Glass Hymnbook (1980-1982) (Glass Redux)
This retrospective compilation is very early post-punk, the Northampton band having formed in 1979, the year in which the very notion of post-punk (or “new musick” as it was first coined) was first being talked about, and its ideas being explored. Guitarist Richard Formby would move onto work on In Embrace, Spectrum, The Jazz Butcher and more, before becoming a studio producer. Vocalist Alex Novak would move onto The Tempest, Attrition and his long-term project Venus Fly Trap. But there and then they were experimenters in noise and emotion, taking on board the contemporaneous sounds of PIL, Joy Division, fellow midlanders Bauhaus et. al – alongside the psychedelic kraut bands (primarily Can and Neu one can presume).
The heady mix saw strange, often bleak, gothic lo-fi abstraction poured forth from the studio. Over three singles and a compilation track they briefly burned strong before the individuals moved onto other, equally-interesting projects. John Peel supported the trailblazing Relgious Overdose debut 45: the drum machine-heavy, hypnotic dirge of ‘25 Minutes’, which came backed with the industrial fuzz of ‘Control Addicts’. The second single ‘I Said Go’ bought the kraut influence to the fore in the unsettling 5/4 rhythms and complex vocal arrangements. It could have been a hit, in a certain light. ‘Alien To You’ continued the serious ambience of the earlier single, with some avant-garde, Vini Reilly-esque spiky guitar lines alongside Novak’s vocal in-and-out flights of fancy. Also from 1981 came the synth-led new wave of ‘Blow The Back Off It’, which appeared on a Glass Records compilation – and was good enough/should have been a single itself. ‘The Girl With The Disappearing Head (I’ve Got To Adjust To It)’ was the final A-side from 1982, the band now confident enough to be putting out 7-minute songs of jittery punk-funk that holds it’s head up well against their competition of the time. New drummer Pete Brownjohn does some striking patterns throughout.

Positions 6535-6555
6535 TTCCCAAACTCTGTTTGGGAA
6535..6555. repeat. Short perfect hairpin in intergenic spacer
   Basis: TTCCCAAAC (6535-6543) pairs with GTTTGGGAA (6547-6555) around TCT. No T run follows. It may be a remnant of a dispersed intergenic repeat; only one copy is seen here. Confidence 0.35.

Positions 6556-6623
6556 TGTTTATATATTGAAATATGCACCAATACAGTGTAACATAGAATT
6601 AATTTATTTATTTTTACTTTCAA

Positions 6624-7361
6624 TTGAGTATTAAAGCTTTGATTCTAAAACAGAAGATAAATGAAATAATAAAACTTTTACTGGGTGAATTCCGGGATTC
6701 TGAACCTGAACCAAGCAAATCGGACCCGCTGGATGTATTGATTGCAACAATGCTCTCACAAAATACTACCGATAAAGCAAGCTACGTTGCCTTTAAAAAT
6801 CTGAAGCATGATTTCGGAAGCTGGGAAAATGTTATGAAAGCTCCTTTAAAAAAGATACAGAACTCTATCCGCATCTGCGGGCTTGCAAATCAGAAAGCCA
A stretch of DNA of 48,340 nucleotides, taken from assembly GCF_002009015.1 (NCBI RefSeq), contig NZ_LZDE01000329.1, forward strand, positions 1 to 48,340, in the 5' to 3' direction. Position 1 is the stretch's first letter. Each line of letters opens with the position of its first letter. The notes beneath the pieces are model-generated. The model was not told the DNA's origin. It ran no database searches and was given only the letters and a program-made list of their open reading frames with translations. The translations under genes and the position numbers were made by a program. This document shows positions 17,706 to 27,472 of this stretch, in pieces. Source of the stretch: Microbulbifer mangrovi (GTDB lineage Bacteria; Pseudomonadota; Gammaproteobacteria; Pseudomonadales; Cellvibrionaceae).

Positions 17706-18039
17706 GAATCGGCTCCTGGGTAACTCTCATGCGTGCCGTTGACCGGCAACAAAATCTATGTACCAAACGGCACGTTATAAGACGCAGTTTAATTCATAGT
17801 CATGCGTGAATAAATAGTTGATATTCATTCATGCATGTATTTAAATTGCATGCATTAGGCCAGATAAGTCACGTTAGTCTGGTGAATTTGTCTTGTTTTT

It’s their final B-side, ‘In This Century’, which cements their legacy though. After almost two minutes of abstract noise (drum machine, triangle, violin, real world sounds) the songs kicks in with their most affecting song; a hypnotic, funereal off-beat jangle that would not have sounded out of place on Closer. There are four bonus tracks to round up this release, of which the ten minute demo version of ‘In This Century’ is the most exciting revelation. ‘Hazaal’ and ‘Talk Talk’ are unreleased recordings that stand up in comparison to the released songs, and only suffer a little for the demo quality of the recordings.
It all builds up to an impressive work of a band who freely admit they were making it all up as they went along. Bold, experimental sounds from a Northants past that can be treasured by all in this excellent compilation. Make sure you pore over the visuals in the CD case too – they create another world of their own.
Glass Hymnbook (1980-1982) is out now